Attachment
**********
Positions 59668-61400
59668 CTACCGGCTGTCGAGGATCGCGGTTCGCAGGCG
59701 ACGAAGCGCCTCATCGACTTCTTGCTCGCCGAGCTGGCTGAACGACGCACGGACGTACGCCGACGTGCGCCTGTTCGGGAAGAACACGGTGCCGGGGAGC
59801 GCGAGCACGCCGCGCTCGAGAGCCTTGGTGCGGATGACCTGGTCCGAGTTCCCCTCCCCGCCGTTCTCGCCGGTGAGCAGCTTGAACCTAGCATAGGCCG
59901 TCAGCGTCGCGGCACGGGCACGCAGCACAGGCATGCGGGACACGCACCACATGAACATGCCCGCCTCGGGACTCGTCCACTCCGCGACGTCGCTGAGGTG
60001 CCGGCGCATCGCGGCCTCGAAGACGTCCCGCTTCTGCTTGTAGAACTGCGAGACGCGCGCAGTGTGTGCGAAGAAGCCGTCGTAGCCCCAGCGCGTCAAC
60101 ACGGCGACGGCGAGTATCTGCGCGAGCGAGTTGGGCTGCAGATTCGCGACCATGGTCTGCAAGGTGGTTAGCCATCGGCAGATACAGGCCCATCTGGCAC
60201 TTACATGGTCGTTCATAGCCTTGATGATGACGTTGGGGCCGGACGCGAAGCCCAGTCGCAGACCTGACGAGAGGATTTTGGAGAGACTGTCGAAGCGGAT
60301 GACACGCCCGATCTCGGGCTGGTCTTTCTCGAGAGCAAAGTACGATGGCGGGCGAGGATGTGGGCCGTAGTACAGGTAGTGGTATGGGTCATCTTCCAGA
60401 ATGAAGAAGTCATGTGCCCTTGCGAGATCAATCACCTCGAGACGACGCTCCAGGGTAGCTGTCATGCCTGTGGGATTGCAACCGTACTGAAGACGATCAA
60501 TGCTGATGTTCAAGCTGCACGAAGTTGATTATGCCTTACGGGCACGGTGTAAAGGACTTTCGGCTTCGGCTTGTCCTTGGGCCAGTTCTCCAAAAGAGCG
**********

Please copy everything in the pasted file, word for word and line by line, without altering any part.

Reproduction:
Positions 59668-61400
59668 CTACCGGCTGTCGAGGATCGCGGTTCGCAGGCG
59701 ACGAAGCGCCTCATCGACTTCTTGCTCGCCGAGCTGGCTGAACGACGCACGGACGTACGCCGACGTGCGCCTGTTCGGGAAGAACACGGTGCCGGGGAGC
59801 GCGAGCACGCCGCGCTCGAGAGCCTTGGTGCGGATGACCTGGTCCGAGTTCCCCTCCCCGCCGTTCTCGCCGGTGAGCAGCTTGAACCTAGCATAGGCCG
59901 TCAGCGTCGCGGCACGGGCACGCAGCACAGGCATGCGGGACACGCACCACATGAACATGCCCGCCTCGGGACTCGTCCACTCCGCGACGTCGCTGAGGTG
60001 CCGGCGCATCGCGGCCTCGAAGACGTCCCGCTTCTGCTTGTAGAACTGCGAGACGCGCGCAGTGTGTGCGAAGAAGCCGTCGTAGCCCCAGCGCGTCAAC
60101 ACGGCGACGGCGAGTATCTGCGCGAGCGAGTTGGGCTGCAGATTCGCGACCATGGTCTGCAAGGTGGTTAGCCATCGGCAGATACAGGCCCATCTGGCAC
60201 TTACATGGTCGTTCATAGCCTTGATGATGACGTTGGGGCCGGACGCGAAGCCCAGTCGCAGACCTGACGAGAGGATTTTGGAGAGACTGTCGAAGCGGAT
60301 GACACGCCCGATCTCGGGCTGGTCTTTCTCGAGAGCAAAGTACGATGGCGGGCGAGGATGTGGGCCGTAGTACAGGTAGTGGTATGGGTCATCTTCCAGA
60401 ATGAAGAAGTCATGTGCCCTTGCGAGATCAATCACCTCGAGACGACGCTCCAGGGTAGCTGTCATGCCTGTGGGATTGCAACCGTACTGAAGACGATCAA
60501 TGCTGATGTTCAAGCTGCACGAAGTTGATTATGCCTTACGGGCACGGTGTAAAGGACTTTCGGCTTCGGCTTGTCCTTGGGCCAGTTCTCCAAAAGAGCG